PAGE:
Swiss economy: Conditions starting to improve in Switzerland

Swiss economy still needs time to fully recover

The Swiss economy took a tumble due to the coronavirus crisis. Now that the lockdown has eased up, the Swiss economy is already showing initial signs of recovery. We will need to be patient for things to fully return to normal, though.

Swiss GDP takes a tumble, households are saving

In the first quarter of 2020, Swiss gross domestic product (GDP) fell 2.6 percent quarter over quarter. This is the sharpest decline since this data was first collected in 1980. Nevertheless, the financial conditions of most households looked better in late May than expected given the economic downturn. The reason for this is that the lockdown resulted in restrained consumption. In Q1 2020, consumer spending fell 3.5% quarter over quarter. The slump is likely to be even more pronounced in the second quarter. As a result, many households managed to save money during that time.

The savings rate – the ratio of savings to income – rose from around 13 percent to 22 percent, thus marking a record high. Credit Suisse projects that households will spend around 5.5 billion Swiss francs of their savings in the next few months. This would recoup roughly half of the decline in consumption.

Swiss economy: Savings rate marks record high

Swiss economy: Savings rate marks record high 

Source: Swiss Federal Statistical Office; from 2019 on: Credit Suisse estimates

Consumption will take time to fully recover

Even just after the lockdown was eased, indicators suggest consumption is starting to recover in Switzerland. Roughly two weeks into the second phase of reopening, the Purchasing Managers Index (PMI) for the service sector has already gained back nearly half of its decline in March and April, for instance.

It is presumed that the second half of the recovery will be much slower, however. This is, first of all, because physical supply in shops and businesses is still limited. Second, fear of infection and of job loss is hurting consumer sentiment. And third, immigration to Switzerland is slowing due to the closed borders and fewer new hires. Credit Suisse thus projects a 2.1 percent decline in private consumption overall this year.

Exports not falling in all sectors of the Swiss economy

The foreign trade figures differ widely from one sector to the next. According to the State Secretariat for Economic Affairs (SECO), total Swiss goods exports grew 3.4 percent in Q1, even though industrial sector exports dropped considerably. This was the result of the pharmaceuticals sector's heavy weighting and its minimal short-term sensitivity to the business cycle.

Export of goods subject to major differences in each sector

Sharp differences in the export of goods among sectors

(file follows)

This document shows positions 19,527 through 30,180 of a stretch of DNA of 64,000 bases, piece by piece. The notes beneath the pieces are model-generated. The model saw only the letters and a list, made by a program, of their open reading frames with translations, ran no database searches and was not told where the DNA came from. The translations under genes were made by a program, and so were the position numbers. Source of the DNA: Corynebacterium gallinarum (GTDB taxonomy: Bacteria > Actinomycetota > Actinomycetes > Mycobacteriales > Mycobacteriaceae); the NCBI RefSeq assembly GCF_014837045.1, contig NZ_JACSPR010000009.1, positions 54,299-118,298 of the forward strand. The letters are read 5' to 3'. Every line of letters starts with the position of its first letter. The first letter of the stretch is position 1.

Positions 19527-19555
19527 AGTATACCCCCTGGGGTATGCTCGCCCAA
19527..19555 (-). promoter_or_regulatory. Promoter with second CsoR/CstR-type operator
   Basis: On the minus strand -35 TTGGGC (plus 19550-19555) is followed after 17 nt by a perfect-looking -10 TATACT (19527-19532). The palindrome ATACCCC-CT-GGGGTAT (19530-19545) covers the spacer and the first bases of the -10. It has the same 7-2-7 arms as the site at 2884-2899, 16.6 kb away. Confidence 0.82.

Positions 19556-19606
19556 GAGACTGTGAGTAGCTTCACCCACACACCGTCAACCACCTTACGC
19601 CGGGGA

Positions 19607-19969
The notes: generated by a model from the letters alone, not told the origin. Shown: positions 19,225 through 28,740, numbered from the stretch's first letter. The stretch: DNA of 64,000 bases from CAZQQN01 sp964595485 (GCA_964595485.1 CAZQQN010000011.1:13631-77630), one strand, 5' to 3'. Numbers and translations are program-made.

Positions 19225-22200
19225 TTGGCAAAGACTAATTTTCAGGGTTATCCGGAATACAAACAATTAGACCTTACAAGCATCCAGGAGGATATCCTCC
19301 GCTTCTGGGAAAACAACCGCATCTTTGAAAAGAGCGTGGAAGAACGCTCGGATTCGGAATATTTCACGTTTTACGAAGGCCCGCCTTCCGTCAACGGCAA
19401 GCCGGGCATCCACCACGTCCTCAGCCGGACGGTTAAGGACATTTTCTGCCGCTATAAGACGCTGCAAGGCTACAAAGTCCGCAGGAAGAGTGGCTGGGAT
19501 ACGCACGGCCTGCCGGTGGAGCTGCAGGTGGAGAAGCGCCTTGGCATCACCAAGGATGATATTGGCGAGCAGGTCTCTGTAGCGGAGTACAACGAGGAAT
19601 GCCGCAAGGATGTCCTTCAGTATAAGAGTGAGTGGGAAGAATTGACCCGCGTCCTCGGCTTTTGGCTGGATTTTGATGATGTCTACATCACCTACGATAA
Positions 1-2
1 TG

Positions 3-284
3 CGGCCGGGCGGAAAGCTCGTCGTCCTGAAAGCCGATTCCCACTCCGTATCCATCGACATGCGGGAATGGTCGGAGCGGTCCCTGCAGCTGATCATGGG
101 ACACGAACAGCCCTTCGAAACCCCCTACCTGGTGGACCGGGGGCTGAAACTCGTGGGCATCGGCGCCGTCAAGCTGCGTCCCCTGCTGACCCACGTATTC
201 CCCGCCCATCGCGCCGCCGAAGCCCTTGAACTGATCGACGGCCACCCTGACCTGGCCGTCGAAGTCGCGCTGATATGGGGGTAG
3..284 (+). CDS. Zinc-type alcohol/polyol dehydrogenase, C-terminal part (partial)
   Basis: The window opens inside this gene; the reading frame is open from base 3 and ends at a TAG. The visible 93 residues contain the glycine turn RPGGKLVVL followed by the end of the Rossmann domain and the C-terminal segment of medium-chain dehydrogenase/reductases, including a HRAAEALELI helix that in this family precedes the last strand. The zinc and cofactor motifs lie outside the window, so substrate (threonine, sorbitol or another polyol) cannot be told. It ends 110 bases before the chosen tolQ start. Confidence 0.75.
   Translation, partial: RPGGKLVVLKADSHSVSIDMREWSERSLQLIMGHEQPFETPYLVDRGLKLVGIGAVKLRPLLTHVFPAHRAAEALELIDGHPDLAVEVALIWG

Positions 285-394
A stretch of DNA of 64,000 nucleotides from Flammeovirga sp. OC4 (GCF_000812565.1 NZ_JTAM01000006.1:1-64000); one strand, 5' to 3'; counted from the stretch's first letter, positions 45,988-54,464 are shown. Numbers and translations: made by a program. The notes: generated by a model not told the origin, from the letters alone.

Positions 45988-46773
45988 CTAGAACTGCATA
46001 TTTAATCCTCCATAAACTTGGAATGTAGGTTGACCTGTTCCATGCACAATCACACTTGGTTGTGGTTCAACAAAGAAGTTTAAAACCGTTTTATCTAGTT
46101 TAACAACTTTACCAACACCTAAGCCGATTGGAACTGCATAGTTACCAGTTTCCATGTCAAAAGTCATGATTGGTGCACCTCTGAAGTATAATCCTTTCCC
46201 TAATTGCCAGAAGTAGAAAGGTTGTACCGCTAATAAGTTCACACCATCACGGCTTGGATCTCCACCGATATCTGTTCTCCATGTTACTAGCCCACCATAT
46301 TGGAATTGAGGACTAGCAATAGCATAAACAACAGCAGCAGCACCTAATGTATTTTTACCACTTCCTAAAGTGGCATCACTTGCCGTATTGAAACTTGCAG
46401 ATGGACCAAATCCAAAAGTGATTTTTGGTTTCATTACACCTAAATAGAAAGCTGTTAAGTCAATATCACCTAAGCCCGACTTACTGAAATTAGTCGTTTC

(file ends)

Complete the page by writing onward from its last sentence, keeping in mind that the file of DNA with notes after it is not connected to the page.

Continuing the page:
Change in the export of goods since December 2019 by sector, seasonally adjusted values of goods

Source: Swiss Federal Customs Administration, Credit Suisse

Most of the export sectors are likely to have passed the trough soon. After all, exports in the engineering, electrical, and metal industries in countries that already eased their coronavirus restrictions some time ago suggest stabilization is in sight in Europe. However, global trade is likely to suffer from sluggish demand and diminished transport capacities for some time still. Swiss GDP will be affected by this less than the export slump suggests, though, since imports are falling as well – both in consumer goods and in the industrial sector.

Investments likely to bottom out soon

Companies were forced to halt any investments that were not immediately necessary during the lockdown. As a result, capital spending on machinery and equipment fell 4.0 percent in the first quarter, and according to Credit Suisse estimates, will continue to drop in the second quarter. Some relief is likely to come as the restrictions are lifted. This is suggested by the PMI for the Swiss industrial sector bottoming out shortly after reopening and by developments in the Manufacturing PMI in Asia, where the lockdown ended some time ago.

Manufacturing PMI indicates relief for Swiss economy

Manufacturing PMI indicates relief for Swiss economy

PMI > 50 = growth; real capital spending on machinery and equipment (year over year)

Source:, State Secretariat for Economic Affairs (SECO), Credit Suisse forecasts

Swiss economic recovery slowing down

With the gradual lifting of the lockdown, the Swiss economy is starting to immediately recover. After an initial surge, though, the return to normal is likely to be rather sluggish. Given that there are always many silver linings on the horizon, Credit Suisse estimates Swiss GDP will drop a comparatively low 4.0 percent in 2020. However, the experts anticipate the recovery in 2021 will not be strong enough to bring GDP back up to pre-crisis levels by year-end.